Just a short post this week…. been travelling and only just really started to put together a topic of interest to me … Buckets !
I am confused and yet still interested enough to keep reading and looking ….
Put simply was popularised by Harold Evensky who came up with a two bucket approach . Put simply the whole strategy is about separating out progressively large lumps of cash into various buckets: one of 1-3 years needs and the rest spread over 3-7 and 7+ years.
There is a basic video on youtube showing one way of operation , but be warned, it really is naff and also examples drawing $70K from a $2.5M pot (a 2.8% withdrawal rate). I have not seen any paper suggesting that using a rate less than 3% would ever mean running out of money (in any practical sense). Still, if you don’t know, you can get the basic strategy (and that is the point – it is simple).
Fundamental concept is to feed income streams (Yields and Dividends) into a cash or withdrawal pot to draw from.
Clearly, if those streams are less than what you withdraw then some capital would have to be release also. And hear in lies the problem. No matter how you couch it, if capital needs to be released during a bear then there is a detrimental effect that may completely throw the strategy.
I have started putting a basic Excel model together to see if I could work out if there is any way it could reliably work (for me). So far the best approach I find is that releasing money (combination of capital, cash and income) during a rebalance is just as effective if not more so but its early days.
I see another problem with just feeding income streams directly into a ‘cash bucket’, and that is the compounding effect of re-investment. I spoke of this in two articles (Factors Affecting Returns & More on Compounding) and for me, re-investment of income provides higher future income as well as mitigating against market variance. Yes, it is not the same as looking at Total Return, or trying to maximise that, but I am in the position where I have enough capital so maxing growth is not my main priority right now, I want to sent up my funds later in the year to provide solid and growing income streams.
Interesting article from Javier Estrada (The Bucket Approach for Retirement: A Suboptimal Behavioral Trick? ) I found and just one phrase in the abstract tells the tale: “simple static strategies, which by definition involve periodic rebalancing, clearly outperform bucket strategies, and they do so based not just on one but on four different ways of assessing performance“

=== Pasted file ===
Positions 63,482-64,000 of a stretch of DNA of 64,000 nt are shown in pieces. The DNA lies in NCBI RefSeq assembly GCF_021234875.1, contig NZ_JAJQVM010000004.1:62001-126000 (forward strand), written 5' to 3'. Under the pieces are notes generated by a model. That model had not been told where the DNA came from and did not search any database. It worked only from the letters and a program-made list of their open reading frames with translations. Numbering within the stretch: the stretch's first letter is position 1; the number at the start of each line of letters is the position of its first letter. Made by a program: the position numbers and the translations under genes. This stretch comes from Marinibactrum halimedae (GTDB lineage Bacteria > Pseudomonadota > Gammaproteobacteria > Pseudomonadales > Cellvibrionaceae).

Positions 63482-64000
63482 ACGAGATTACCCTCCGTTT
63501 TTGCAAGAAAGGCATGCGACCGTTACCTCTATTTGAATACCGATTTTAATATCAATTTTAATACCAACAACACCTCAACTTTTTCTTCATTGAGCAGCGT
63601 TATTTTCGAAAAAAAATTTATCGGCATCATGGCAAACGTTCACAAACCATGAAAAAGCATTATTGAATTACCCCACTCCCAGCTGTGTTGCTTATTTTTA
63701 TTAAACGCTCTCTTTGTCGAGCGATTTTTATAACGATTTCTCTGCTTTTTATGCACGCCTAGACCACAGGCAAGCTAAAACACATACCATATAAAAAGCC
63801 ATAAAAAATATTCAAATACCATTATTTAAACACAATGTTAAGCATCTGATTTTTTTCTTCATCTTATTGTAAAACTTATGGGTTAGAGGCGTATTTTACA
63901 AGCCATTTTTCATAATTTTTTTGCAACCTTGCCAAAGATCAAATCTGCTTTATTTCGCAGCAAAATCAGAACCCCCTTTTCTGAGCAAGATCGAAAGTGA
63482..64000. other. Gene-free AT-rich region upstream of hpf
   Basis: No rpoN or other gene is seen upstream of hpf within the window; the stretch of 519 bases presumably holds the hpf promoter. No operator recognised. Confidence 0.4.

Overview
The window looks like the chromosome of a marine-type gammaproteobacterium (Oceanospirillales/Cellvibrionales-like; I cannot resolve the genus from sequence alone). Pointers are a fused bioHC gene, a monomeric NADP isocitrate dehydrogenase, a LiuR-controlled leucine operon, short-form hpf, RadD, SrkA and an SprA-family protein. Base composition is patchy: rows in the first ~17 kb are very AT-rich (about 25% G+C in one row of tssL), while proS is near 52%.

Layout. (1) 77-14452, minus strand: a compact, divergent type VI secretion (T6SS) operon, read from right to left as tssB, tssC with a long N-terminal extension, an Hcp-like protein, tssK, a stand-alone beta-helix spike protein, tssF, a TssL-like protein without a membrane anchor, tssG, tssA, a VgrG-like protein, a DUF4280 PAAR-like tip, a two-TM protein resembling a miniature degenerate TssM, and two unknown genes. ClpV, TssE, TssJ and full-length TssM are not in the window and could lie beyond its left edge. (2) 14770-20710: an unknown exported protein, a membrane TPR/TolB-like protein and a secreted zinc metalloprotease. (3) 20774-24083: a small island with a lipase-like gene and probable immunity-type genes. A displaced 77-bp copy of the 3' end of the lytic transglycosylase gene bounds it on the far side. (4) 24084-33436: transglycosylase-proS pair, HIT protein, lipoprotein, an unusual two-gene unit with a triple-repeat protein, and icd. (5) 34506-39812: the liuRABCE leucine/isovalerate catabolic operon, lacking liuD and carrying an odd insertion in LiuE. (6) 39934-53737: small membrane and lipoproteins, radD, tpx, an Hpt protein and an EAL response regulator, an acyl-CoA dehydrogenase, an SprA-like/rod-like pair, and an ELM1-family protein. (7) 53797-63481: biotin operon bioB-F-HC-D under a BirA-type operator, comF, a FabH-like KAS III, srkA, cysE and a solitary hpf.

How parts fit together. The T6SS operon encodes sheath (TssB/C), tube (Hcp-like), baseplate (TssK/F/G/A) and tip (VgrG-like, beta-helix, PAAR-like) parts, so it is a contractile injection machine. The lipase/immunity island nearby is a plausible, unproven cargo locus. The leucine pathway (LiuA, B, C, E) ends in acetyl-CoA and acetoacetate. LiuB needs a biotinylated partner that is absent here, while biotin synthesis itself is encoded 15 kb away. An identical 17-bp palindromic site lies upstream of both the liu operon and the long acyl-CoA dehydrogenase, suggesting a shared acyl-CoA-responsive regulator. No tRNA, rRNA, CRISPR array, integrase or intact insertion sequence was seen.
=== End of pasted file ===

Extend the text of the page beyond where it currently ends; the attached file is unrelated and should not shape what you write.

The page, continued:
Then there is the article on AdvisorPerspectives entitled Does the Bucket Approach Destroy Wealth, that again makes the case for the inferiority of Bucket Strategies.
Michael Kites gives a real example of why a rebalancing approach works better and eliminates the need for anything other than a small cash reserve.
So why am I still giving what seems a generally agreed strategy that if not flawed, is at least suboptimal any time at all ?
Because it is simple to implement, manage, update and understand.
At what point might a bucket strategy actually be useful I wonder ?
Well, certainly not in the accumulation phase ! If I was 40 years old and having discovered the FIRE concept actively looking to retire by 50-55, I might well be looking at aggressive management and chasing Total Return. But I have stopped work and get at my pension funds in 6 months time, so maybe, just maybe, buckets have a place as part of my retirement. Although interested in finance and investment, I really don’t want it to become a job !
Evensky used a 2 bucket approach, many examples I have see use 3, but in reality, there is no limit. If I look at the activities I am planning I already see 5 or even 6 types of buckets (we could call them classes) all behaving differently and likely to have different cycles. Two for individual Shares and Bonds as I want to do some active trading (just so interesting researching individual propositions), a Further two for bundles of share and bond funds for longer term, some crowd funding platforms I have successfully used over the past 5 years and some Real Estate options… easy to see how I could arrange my buckets and perhaps take from them as growth or success dictate. The ease of it does have an attraction, but then will that just make me lazy ? Our cognitive functions start to deteriorate as we get older so will I actually have the sharp capacity I have no to keep on top of it.
Buckets look great if all you want to do is fire & Forget – set it up, pick a modest withdrawal rate, monitor annually and have enough to start with. If the goal is to live very well and accumulate wealth to pass on, then I doubt this strategy fits the bill, not least because there is no real need to consider inflation: it is all about the income stream matching the expense stream. I fear that in a 25,30,35+ year retirement, inflation will matter far greater than most appreciate. Add to that expenses (funds and platforms), and the drag could end up breaking the bucket with a severe bear.
I will continue to research and clarify bucket ideas (along with other investment strategies) as I do see the strategy as being a part of my future plans, but certainly not the whole. But this approach is not for everyone, and not if the numbers are tight. Just from what I have read and found, modest withdrawal is likely the key.